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The Digestive System: Inside the Mouth

In my first post I mentioned listing foods as ‘safe’, ‘tolerable’ and ‘intolerable’ based on how your gut reacts to them and gave you a list of generally safe foods and avoidable foods to give you something to start adding meals around.

The type of foods you are eating may not be the only problem to your digestive system but there are ways we can prevent and reduce any inflammation and upset.

Our bodies work like a machine and when it works well everything is in perfect harmony; input, process, output. Together, a combination of nerves, hormones, bacteria, blood, and the organs of the digestive system completes the complex task of digesting the foods and liquids a person consumes each day.

So with that in mind, let’s see what ‘equipment’ (our organs) we have to work with.

human_digestive_system

The image above is a typical one you will find for the digestive system but it is worth remembering the effects on your digestion happen before you even start eating.

To aid digestion and reduce the risk of any upsets make sure you are mentally ready to eat. If you are stressed or unhappy it is best to give yourself some time to unwind before having a meal. When ready sit upright, dining chairs are ideal, as this does not constrict your stomach activity. Now you are ready to eat…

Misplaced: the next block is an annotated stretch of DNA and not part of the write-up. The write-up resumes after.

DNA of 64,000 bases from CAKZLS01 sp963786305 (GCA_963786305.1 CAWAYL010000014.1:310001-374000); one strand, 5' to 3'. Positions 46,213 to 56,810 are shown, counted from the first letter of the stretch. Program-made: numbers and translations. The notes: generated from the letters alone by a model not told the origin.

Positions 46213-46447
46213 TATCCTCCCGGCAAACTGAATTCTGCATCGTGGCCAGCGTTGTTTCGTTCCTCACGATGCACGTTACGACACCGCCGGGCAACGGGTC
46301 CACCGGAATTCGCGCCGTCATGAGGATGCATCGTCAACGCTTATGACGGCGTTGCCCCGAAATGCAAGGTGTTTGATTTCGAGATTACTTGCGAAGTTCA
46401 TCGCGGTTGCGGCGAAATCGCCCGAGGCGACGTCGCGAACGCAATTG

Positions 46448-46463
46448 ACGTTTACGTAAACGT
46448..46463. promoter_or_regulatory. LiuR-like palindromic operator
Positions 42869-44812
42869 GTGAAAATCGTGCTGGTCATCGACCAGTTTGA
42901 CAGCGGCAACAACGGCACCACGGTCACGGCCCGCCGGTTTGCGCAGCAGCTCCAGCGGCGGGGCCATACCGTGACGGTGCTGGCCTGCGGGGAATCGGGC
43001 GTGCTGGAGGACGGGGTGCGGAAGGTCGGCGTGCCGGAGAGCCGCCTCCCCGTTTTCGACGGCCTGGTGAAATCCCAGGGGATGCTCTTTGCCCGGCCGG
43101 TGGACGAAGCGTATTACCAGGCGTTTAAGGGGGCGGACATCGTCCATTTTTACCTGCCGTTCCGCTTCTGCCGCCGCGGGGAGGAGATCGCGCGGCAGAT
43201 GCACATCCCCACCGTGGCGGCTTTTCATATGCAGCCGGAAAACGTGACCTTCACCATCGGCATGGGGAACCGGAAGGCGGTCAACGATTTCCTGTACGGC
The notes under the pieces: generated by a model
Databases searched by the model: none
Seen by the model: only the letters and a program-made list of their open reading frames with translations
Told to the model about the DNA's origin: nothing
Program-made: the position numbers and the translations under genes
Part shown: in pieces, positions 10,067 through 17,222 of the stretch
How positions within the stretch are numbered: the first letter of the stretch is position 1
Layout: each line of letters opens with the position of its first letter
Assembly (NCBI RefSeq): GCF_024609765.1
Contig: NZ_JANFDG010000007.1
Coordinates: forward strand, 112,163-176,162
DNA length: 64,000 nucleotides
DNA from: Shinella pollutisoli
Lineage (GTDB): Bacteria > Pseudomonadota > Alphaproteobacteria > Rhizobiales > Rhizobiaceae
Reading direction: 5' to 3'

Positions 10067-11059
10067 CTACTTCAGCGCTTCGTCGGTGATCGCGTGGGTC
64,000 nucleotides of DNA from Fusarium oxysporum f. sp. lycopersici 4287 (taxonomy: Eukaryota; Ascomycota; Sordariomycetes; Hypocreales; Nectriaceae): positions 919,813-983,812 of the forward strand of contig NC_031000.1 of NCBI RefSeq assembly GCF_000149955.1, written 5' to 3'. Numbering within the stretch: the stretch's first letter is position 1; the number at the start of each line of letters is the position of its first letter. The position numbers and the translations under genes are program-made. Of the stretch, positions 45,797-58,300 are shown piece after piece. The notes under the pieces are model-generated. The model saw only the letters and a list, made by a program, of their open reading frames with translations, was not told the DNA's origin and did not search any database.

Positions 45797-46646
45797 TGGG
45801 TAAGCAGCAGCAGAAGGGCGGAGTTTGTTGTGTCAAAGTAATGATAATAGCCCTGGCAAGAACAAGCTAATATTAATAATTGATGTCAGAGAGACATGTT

The Mouth

Your mouth is the first indicator whether a food is okay to eat, along with your sense of smell, take gone off milk for an example. If you like the smell and taste of the contents then your saliva glands will produce the enzyme ptyalin (also known as amylase), this is used to breakdown carbohydrates, converting starchy food, like bread, into maltose; a sugar which can be absorbed immediately.

It is thought that less than 5% of all starches consumed are digested within the mouth, before being swallowed as most of the digestive changes occur later on. This is because starch is a type of complex carbohydrate, which means that it’s made of long chains of sugars called polysaccharides. Foods high in starch, such as potatoes and some other tubers and root vegetables, are not as easily digested as simpler carbohydrates such as fruit, baked goods and pasta.

Therefore to help with this process it is important to chew your food as much as you can, it is recommended up to 32 times, if possible. Chewing for longer means your meal will last longer, making you eat smaller portions, one reason for this could be the time taken for your brain to signal that the stomach is full. This usually takes around 20 minutes.

When large particles of improperly chewed food enter your stomach, it may remain undigested when it enters your intestines. There, bacteria will begin to break it down, or in other words it will start to putrefy, potentially leading to gas and bloating, diarrhoea, constipation, abdominal pain, cramping and other digestive problems.

To reduce these problems, take smaller bites and swallow what you have already chewed before taking another bite. To reduce the symptoms of wind and bloating, try not to take down air when drinking or swallowing food.

Look out for more updates about processes throughout the digestive system coming soon.